Next year marks the 40th anniversary of the Canadian International AutoShow.
But car shows have been going on in Toronto for a lot longer than 40 years — the first recorded event was held in 1897.
No, I was not at that one.
But I do remember as a kid going to the Automotive Building at the CNE — or “Avtomotive” building as it was labelled in the “U-disadvantaged” Latin fashion of the time — and being entranced by all the shiny sheet metal.
No question: if my lifelong fascination with the automobile didn’t start at an auto show, it certainly fed the habit.
And that is still among the main rationales for an auto show — to light that spark, fan that flame.
For the automobile is among the most emotional objects we purchase, one that we buy as much with our hearts as with our heads.
Which is where the “show” part of it comes in: concept cars, show cars, glitz and glamour, all of which helps make an auto show fine family entertainment.
Sophisticated auto shows like the CIAS broaden this appeal, introducing special attractions featuring vintage vehicles, customs, hot rods and motorsport displays.
Do auto shows have the same impact they once had?
Even at major international shows like those held in Frankfurt, Tokyo or Detroit, where car companies often debut their new models, much of the information is already out in the public domain before the reveals, thanks to the Internet.
That doesn’t stop the press (that’d be me) and millions of visitors from attending, just to see for ourselves.
Some critics feel that young people today aren’t as interested in cars as they once were. Those critics presumably haven’t been to the CIAS recently — the light still shines in younger eyes.
If a kid can get up close to — maybe even sit in — a Ferrari, Maserati, Jaguar or Bentley — they will very likely be hooked for life.
True, young people aren’t buying many cars these days.
That’s not because they don’t care; it’s that the current economic situation conspires against them.
But if they are buying — or if Mom or Dad are buying — the car show still represents the best way to begin the purchase process. Where else can a prospective customer at least test-sit, if not test-drive, all of the automotive candidates that might be of interest, in one warm, dry location?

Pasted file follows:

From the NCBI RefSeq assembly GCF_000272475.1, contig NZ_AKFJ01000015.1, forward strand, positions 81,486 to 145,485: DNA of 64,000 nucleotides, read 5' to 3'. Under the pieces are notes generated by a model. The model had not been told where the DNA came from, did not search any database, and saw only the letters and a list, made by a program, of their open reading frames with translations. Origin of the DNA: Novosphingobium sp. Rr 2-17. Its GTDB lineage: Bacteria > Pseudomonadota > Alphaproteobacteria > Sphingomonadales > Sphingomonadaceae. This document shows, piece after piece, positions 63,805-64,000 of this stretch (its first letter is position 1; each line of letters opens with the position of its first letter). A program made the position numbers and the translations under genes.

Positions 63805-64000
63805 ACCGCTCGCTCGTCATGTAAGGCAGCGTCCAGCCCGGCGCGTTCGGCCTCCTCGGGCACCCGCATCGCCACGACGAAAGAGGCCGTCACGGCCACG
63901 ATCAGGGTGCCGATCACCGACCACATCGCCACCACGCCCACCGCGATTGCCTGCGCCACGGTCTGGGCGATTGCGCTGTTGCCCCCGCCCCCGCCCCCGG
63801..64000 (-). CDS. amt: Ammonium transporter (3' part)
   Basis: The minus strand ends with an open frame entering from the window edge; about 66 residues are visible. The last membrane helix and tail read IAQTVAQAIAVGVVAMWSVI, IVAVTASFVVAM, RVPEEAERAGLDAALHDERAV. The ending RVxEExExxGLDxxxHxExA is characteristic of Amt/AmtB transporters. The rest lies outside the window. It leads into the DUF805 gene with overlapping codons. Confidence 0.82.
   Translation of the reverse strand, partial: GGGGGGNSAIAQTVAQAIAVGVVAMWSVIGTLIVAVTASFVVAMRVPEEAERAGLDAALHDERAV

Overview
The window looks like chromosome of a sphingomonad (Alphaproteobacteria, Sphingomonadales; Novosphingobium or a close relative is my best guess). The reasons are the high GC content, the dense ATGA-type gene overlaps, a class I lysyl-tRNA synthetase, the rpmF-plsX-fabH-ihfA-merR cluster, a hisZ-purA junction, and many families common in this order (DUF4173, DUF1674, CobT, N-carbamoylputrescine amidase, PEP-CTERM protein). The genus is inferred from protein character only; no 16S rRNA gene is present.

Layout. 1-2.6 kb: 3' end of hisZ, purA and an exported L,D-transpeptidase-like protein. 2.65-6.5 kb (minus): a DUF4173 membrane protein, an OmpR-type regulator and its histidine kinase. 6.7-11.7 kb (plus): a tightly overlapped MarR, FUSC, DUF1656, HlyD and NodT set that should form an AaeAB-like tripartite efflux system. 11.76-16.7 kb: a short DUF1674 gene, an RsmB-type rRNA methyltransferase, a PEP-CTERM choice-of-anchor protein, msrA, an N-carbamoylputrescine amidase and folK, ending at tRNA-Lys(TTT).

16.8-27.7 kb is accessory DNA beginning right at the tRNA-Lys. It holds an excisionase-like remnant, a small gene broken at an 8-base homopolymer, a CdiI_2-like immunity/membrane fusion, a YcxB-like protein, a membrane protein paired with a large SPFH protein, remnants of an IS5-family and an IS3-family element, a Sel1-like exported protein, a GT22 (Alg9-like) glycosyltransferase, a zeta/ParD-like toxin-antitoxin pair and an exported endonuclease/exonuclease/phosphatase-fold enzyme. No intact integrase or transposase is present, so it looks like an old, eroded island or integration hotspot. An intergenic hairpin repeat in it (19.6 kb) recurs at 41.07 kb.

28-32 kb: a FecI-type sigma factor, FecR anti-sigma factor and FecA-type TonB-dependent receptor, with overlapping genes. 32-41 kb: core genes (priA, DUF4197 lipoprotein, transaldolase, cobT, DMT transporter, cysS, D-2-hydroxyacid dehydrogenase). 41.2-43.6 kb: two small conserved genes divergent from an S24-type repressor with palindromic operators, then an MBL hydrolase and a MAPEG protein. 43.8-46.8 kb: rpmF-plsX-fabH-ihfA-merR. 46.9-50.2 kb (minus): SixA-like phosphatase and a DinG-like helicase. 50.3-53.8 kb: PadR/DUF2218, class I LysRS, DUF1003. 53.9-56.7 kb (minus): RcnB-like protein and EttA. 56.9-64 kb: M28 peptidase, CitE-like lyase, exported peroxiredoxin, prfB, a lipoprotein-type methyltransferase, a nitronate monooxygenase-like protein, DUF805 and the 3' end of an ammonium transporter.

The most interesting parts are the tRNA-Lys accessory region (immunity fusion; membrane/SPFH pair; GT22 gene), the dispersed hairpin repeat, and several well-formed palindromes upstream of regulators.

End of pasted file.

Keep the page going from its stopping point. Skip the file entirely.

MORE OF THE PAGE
You can’t — well, aren’t supposed to — actually buy a car at the auto show. But you can do a lot of the legwork.
Find out if you, your family or maybe your dog, fit in the vehicle. Check the style, inside and out: the fit and finish, the features, the fuel consumption, the price.
Determine if it belongs on your short list, whether it is worth a test drive.
And this is where auto shows are most important to the car manufacturers. They spend millions on advertising of all sorts, all to one purpose — get feet into showrooms.
And that’s a big part of why they also spend millions on auto shows.
Despite the influence of the Internet and the advantages it provides in researching a vehicle purchase, most prospective buyers still want to try it out for themselves, in person.
The auto show truly offers something for anyone with even a passing interest in vehicular transportation.
And this really should be everyone.
Even if you hate cars, if you don’t own a car, if you never ride in one (it’s possible, if unlikely), you cannot deny that the automobile is also the most significant product in our society.
There’s an old saying that one job in six is somehow related to the automobile. Not sure how they measure something like that, but think way beyond the people who design, engineer, assemble and sell them, or the components of which they are comprised.
There are the construction workers who build the infrastructure upon which our vehicles operate, technicians who service them, insurance companies and licensing officials.
And what percentage of our police departments, judicial system and medical system is devoted to the operation of vehicles?
Urban planning, public safety, the environment — I cannot deny that the impact of the automobile isn’t sometimes negative.
But no one can deny that it isn’t important.
Still, if you’re reading this, chances are you’re a fan.
And chances are I’ll see you at the Canadian International AutoShow.